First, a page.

During Week 3, classes spend time reviewing the four finalists and then vote for the March Madness Nonfiction Champion.

During the final week (in non-pandemic years), students gather for a whole-school assembly. Following a parade of books that includes one child from each classroom, the winning book is announced. And the crowd goes wild! 

But since school looks different for everyone this year, the final tally can be announced in each classroom during morning meeting or online for schools that are 100 percent virtual. 

Here’s what Shelly and Valerie had to say about the experience:

“The goal of this event is to inspire curiosity, to build background knowledge, and to put outstanding nonfiction books in the hands of our students. It’s hard to capture in words the energy and excitement about books that March Madness has created in our school community.” —Shelley Moody, Literacy Coach

“March Madness is a springboard for discussions of text features and structures, vocabulary, and author’s purpose.” —Valerie Glueck, Instructional Coach

If you decide to try this activity at your school this year, you could ask older students to fill out a worksheet like the one below developed by Judi Paradis, the former teacher-librarian at Plympton School in Waltham, MA.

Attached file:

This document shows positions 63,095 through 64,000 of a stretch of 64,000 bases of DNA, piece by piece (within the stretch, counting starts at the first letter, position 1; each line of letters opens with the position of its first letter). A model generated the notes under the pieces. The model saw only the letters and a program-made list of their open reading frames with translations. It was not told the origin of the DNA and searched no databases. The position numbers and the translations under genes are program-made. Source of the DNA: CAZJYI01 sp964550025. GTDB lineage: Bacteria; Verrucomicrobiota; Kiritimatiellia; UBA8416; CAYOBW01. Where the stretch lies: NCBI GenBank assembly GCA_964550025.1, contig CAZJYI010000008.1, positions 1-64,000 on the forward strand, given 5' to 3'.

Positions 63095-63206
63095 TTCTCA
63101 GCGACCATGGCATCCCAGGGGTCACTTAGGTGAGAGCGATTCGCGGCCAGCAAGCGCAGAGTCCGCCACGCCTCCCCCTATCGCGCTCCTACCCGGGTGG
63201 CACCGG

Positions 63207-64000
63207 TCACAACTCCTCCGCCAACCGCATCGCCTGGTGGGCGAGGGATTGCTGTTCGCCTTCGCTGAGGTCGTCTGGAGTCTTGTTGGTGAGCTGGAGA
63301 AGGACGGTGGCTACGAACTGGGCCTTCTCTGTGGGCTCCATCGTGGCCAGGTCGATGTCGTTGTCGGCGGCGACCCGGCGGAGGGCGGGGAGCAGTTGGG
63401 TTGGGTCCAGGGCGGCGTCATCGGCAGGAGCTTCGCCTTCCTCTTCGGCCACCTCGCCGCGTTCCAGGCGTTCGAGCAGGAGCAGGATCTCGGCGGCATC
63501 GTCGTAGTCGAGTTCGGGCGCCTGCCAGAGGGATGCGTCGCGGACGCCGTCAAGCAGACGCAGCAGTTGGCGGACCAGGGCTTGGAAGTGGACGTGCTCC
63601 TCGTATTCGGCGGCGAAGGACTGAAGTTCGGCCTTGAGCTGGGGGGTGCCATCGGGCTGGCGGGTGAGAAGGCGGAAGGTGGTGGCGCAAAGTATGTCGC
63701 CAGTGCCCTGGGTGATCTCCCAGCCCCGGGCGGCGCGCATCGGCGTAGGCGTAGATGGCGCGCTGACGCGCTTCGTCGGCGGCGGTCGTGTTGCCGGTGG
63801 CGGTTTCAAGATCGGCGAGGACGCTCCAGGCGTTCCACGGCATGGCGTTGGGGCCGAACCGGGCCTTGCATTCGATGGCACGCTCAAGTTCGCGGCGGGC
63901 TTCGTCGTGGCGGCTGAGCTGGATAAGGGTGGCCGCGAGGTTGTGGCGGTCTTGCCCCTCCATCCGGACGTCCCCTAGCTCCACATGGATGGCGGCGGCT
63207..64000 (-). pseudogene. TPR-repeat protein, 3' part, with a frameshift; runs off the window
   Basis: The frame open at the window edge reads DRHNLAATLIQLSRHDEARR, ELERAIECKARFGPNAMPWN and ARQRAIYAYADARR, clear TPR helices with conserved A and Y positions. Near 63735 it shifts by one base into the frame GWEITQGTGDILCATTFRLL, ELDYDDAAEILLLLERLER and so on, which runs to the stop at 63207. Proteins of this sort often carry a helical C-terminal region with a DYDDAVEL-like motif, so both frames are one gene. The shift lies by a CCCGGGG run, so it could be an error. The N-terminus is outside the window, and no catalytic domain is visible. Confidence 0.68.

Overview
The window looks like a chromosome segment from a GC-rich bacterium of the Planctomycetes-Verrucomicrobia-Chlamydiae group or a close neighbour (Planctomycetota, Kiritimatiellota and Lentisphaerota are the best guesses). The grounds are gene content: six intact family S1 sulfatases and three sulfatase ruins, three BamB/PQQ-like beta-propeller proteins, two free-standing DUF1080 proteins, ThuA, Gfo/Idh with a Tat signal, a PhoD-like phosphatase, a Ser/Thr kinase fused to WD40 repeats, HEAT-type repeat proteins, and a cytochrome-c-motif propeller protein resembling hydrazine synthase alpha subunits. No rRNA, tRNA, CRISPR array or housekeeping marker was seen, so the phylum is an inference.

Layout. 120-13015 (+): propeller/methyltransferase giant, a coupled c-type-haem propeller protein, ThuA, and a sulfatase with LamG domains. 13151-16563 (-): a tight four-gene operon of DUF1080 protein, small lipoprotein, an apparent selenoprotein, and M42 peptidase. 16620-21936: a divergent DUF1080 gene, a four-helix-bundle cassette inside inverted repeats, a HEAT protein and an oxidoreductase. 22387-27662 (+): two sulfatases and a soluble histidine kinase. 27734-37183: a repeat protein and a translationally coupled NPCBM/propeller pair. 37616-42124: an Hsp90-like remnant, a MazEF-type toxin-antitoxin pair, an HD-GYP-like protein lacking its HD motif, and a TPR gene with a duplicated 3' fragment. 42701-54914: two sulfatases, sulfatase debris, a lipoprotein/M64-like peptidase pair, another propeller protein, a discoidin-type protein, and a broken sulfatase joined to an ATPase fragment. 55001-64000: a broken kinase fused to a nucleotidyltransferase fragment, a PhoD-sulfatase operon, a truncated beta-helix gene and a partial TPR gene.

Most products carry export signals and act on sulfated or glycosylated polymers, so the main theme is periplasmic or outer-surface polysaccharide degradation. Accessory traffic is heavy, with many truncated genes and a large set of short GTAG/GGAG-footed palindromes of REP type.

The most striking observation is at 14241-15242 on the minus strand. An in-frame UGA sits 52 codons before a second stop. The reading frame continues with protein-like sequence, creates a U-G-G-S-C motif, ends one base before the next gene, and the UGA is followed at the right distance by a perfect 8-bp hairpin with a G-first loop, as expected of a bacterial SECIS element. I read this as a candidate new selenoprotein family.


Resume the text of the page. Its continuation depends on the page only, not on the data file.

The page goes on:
When students are done, they can share their responses with classmates. Or the worksheets can be posted, so that other students can use the information to help them make book choices.

https://www.pinterest.com/mstewartscience/

Monday, February 1, 2021

Resources for Educators: Nonfiction Pre-Writing


More and more, teachers are requesting educational resources that go beyond traditional teachers guides and activity sheets. So while I do still have those kinds of materials on my website, I’m also offering resources that delve deeply into the nonfiction reading and writing process from an author’s point of view. 

Some of these resources focus on books I’ve written and describe various stages of my creative process in detail, while others provide more general information  and highlight books written by a wide variety of nonfiction authors.  

On Mondays this year, I’m going to be sharing some of these resources and providing ideas for how they might be used in the classroom. Today, I’m going to focus on an interview with author and poet Leslie Bulion in which she describes her pre-writing process for Leaf Litter Critters in detail. It’s available by clicking on the Nonfiction Writing Resources icon shown above.

Discover how Leslie conducts research, takes notes, makes a list of animals she wants to write about, develops an organizing question to focus her thinking, and then takes notes on her notes to synthesize and condense the information as she isolates the most fascinating bits. I just love Leslie’s method. It’s a great model for student writers.